Are Credit Hours Necessary?

Untraditional students seek higher education because they hit a
wall. Once they’ve committed themselves to obtaining a degree, however, they
often hit another wall: the archaic “credit hour” rules enforced by
the U.S. Education Department that demand extended time in classrooms and
discourage self-study and flexible online offerings.

Amy Laitinen of the New America Foundation has written an
important new critique of the system. She calls credit hours “an old, maddeningly irrational system” that
condemns students to “spending large amounts of time and money in pursuit
of degrees that don’t always yield the value promised.” She proposes that
the Education Department consider alternative educational arrangements that
award degrees based on learning outcomes rather than classroom time.

She examines a number of those alternatives. One is New York‘s nationally and regionally accredited Regents College
(now Excelsior College), which awards bachelor’s
degrees on the basis of “exams designed by subject-matter experts from
across the country.” The State University of New York’s Empire State
College allows non-traditional students to earn degrees “through guided
independent study and other modes of learning, including assessing credit for
prior learning.” Especially innovative is the fully accredited Western Governors University,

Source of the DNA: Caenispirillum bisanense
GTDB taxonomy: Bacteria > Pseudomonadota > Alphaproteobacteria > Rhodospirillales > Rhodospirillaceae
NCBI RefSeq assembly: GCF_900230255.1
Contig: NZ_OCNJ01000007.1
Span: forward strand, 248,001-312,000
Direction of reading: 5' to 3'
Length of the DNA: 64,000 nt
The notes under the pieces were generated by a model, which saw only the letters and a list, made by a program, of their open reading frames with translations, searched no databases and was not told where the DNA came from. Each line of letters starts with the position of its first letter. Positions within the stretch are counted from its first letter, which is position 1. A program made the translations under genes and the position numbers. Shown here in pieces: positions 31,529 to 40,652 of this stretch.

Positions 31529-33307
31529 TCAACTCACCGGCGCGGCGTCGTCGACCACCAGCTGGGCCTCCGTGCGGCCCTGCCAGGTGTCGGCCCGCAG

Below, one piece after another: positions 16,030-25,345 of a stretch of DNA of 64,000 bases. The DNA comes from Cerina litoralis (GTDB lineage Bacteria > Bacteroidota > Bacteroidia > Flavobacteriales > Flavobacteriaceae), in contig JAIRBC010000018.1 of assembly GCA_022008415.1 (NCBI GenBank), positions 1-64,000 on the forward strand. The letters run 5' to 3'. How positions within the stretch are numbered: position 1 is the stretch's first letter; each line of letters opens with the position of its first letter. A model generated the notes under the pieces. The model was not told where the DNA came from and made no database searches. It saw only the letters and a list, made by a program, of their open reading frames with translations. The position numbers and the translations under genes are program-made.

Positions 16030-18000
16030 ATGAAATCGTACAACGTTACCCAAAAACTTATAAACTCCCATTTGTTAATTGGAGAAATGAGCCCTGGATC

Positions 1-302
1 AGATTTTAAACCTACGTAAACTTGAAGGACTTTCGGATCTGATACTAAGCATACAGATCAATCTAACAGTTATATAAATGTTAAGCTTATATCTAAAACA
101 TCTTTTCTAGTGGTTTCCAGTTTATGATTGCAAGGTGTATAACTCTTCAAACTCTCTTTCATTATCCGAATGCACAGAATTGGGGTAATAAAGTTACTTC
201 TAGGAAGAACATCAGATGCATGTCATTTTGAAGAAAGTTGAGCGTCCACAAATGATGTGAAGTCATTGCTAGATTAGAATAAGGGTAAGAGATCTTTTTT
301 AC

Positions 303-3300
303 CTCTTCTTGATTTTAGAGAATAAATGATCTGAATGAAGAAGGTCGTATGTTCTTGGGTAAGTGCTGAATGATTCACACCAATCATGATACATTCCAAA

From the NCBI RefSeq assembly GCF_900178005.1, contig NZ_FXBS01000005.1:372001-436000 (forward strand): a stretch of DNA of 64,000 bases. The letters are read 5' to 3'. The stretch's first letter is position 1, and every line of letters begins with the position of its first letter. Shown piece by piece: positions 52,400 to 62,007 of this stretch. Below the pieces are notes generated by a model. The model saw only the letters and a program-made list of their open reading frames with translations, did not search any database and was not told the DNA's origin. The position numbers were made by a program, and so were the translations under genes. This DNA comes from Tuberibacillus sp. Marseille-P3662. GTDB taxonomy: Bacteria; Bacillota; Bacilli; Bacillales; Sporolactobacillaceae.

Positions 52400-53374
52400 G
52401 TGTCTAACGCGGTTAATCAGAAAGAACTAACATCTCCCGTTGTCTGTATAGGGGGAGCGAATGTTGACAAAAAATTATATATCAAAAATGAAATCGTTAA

an all-online institution operated by a nonpartisan consortium of governors of
nineteen western states. Western Governors offers highly individualized
learning plans, in which students are initially assessed for competencies, given
a learning plan that allows them to acquire the competencies they don’t
possess, and then allowed to master those competencies at their own speed.
“Graders unconnected to the students determine whether or not a student
has met WGU standards,” Laitinen writes. Western Governors has managed to
comply with the credit-hour rules by using faculty as mentors–with the result that
its students qualify for federal aid under current Education Department rules.

One might fault Laitinen’s report for yielding to the Education
Department. It might be more fruitful to question whether one really needs a
college degree to become a paralegal rather than make it easier to obtain an
expensive degree in paralegal studies. Wouldn’t working in a law office
suffice? Still, it is encouraging that there is a movement to bypass the
outmoded credit-hour system and to support the 86 percent of undergraduates who
lack access to the traditional college experience.

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Charlotte Allen

Charlotte Allen blogs for the Los Angeles Times and writes frequently about cultural trends for the Weekly Standard.

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